Increase Wisdom by Learning How to Create Knowledge
There is a logical hierarchy for transforming data into wisdom. You need to understand each step to become not just smarter — but wiser.
I’m going to show you the relationship around the 4 steps to knowledge:
We’ll Use the Example of Buying Software to Show the Steps to Knowledge
To make the purchase decision, you go through a process of turning various information inputs from multiple sources into a clear, commonsense choice. The better your process, the better your decision.
In fact, by learning how to create knowledge, you add even more value to decisions.
Let’s divide the purchasing decision into the 4 stages – data, information, knowledge, and wisdom.
Data is a collection of discrete facts about events. It is always the starting point to achieving wisdom.
Think of raw numbers and text that represent a software’s capabilities or features. A good illustration of data is stacks of unorganized paper containing logging or measurement information. Or you could picture many Excel spreadsheets filled with thousands of rows and columns of numbers.
In the example of buying software, data can be:
- The prices of the different software available
- The quantity limit that the software license allows you to use daily or annually
- Processing power
As great as all of that raw data is, raw data by itself doesn’t provide meaningful information...
Information is data with context. Who, what, when, and where questions turn data into information.
Examples of information are:
- When will we ever need a license for that much volume?
- What were the updates made in the recent software version?
- Knowing what event a date represents. Did it happen recently - or 10 years ago?
- That a string of digits is an invoice or social security number, or even a product's part number
- Understanding that certain strings of words represents particular clauses in a contract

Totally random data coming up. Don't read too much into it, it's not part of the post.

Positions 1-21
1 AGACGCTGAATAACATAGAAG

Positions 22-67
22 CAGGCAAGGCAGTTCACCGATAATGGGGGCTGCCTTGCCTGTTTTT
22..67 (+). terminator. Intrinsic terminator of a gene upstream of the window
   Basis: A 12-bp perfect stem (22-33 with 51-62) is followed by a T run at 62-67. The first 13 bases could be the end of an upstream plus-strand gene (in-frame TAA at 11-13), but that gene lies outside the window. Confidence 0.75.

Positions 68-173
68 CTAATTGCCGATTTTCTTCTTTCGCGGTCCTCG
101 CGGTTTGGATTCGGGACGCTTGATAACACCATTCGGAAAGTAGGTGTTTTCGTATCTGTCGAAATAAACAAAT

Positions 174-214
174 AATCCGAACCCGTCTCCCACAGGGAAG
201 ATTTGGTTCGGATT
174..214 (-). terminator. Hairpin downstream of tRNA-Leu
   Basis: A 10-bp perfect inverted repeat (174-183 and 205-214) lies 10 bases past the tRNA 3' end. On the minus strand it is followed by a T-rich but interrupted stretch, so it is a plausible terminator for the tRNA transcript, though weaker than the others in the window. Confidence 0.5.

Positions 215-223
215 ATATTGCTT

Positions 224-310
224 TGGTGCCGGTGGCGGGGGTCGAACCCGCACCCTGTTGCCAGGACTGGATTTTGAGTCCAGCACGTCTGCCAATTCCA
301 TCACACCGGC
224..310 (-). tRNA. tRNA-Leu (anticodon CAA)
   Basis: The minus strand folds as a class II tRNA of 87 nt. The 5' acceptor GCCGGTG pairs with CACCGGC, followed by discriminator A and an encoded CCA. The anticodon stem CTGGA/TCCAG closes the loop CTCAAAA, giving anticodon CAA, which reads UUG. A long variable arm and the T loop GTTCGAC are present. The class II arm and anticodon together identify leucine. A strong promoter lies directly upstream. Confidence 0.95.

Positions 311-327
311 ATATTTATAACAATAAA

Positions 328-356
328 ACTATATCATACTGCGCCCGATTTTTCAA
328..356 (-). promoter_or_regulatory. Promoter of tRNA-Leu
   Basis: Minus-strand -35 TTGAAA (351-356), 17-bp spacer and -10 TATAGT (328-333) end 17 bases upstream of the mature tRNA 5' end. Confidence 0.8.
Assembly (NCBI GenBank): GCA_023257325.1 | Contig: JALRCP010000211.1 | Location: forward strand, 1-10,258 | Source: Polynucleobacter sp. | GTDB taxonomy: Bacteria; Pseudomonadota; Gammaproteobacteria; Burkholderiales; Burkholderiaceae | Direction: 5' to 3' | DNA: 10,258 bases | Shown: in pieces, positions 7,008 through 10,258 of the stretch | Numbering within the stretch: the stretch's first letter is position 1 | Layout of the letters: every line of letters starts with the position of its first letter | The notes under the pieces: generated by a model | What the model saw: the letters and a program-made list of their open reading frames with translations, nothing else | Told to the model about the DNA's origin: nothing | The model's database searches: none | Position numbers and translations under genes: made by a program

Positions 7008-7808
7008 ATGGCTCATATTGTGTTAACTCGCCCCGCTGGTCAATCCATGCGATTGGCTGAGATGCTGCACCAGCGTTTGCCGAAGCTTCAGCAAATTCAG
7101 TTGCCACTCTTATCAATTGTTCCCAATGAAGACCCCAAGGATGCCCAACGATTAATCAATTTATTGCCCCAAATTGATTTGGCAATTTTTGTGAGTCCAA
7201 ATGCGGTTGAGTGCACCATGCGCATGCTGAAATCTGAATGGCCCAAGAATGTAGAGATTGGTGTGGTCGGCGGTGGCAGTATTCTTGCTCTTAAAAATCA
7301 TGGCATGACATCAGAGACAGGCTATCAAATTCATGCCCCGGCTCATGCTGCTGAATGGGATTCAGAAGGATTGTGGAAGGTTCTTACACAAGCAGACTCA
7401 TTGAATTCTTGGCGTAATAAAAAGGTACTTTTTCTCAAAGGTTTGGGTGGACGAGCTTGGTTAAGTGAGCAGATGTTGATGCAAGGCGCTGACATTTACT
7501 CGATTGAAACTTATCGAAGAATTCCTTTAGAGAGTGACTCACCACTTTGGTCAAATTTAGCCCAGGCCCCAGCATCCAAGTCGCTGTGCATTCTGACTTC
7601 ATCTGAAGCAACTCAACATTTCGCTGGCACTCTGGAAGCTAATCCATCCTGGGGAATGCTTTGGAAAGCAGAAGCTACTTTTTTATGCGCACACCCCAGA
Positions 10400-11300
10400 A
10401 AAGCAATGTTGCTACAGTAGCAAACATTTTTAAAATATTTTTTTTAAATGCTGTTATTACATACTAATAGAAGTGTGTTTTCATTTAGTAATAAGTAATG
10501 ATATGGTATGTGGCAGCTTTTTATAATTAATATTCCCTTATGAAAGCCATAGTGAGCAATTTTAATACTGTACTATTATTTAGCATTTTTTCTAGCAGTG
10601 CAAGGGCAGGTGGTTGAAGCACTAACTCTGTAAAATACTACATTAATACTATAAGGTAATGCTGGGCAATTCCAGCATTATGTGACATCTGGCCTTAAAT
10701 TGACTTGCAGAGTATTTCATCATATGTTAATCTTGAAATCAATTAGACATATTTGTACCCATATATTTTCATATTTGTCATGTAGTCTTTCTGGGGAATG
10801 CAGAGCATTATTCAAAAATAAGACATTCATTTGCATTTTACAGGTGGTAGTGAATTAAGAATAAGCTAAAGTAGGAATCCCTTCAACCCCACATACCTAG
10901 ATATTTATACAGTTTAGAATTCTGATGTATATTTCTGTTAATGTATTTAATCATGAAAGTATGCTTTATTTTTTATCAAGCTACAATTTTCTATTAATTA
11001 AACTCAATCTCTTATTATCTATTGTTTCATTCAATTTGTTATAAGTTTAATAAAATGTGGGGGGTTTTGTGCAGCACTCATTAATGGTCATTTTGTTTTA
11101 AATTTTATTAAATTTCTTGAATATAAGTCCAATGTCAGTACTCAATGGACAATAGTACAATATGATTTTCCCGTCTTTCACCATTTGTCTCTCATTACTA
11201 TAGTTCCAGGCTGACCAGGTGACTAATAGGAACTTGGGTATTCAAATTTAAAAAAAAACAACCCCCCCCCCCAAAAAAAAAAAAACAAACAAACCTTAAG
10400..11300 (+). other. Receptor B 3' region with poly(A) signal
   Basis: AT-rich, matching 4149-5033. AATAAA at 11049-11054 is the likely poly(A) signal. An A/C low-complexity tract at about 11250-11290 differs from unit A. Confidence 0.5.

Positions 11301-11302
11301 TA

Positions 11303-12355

Knowledge comes from your experiences, ideas, insights, values, and beliefs. By evaluating information, data becomes knowledge.
In our earlier example of purchasing software, armed with knowledge, you will understand how particular features help solve a problem.
Asking deeper “how” questions like “How is this information relevant to other core objectives?” provides additional layers of knowledge. Think of the steps to knowledge as the connections and relationships between different pieces of information. Maximizing knowledge is entirely based on piecing together more information.
Or if you stumble upon client social security numbers, you can ask deeper questions. The questions can be: "why is this here" and "is there a risk this sensitive information could be found by others and misused?"
More data = More information = More knowledge = Better decision-making capability
When you decide what software to purchase, you’ve applied and implemented the knowledge you’ve gained.
The deeper your knowledge, the better your decision will be.
Wisdom is essentially the ability to make a strong commonsense judgement and back it up with solid reasoning.
In our example of buying software, you can use wisdom to balance software cost versus the potential for your company's benefit.
Or in our other example of accidentally finding social security numbers, wisdom helps you also know that proper employees in your company informed of your discovery. In addition, you feel that the data might need to be redacted.
Steps to Knowledge - Wrapping it Up:
- Data is the foundation of information
- Connections between information create the steps to knowledge
- The application of knowledge is wisdom
- Use these four steps as a tangible way to increase wisdom and improve the decision-making process for you and your organization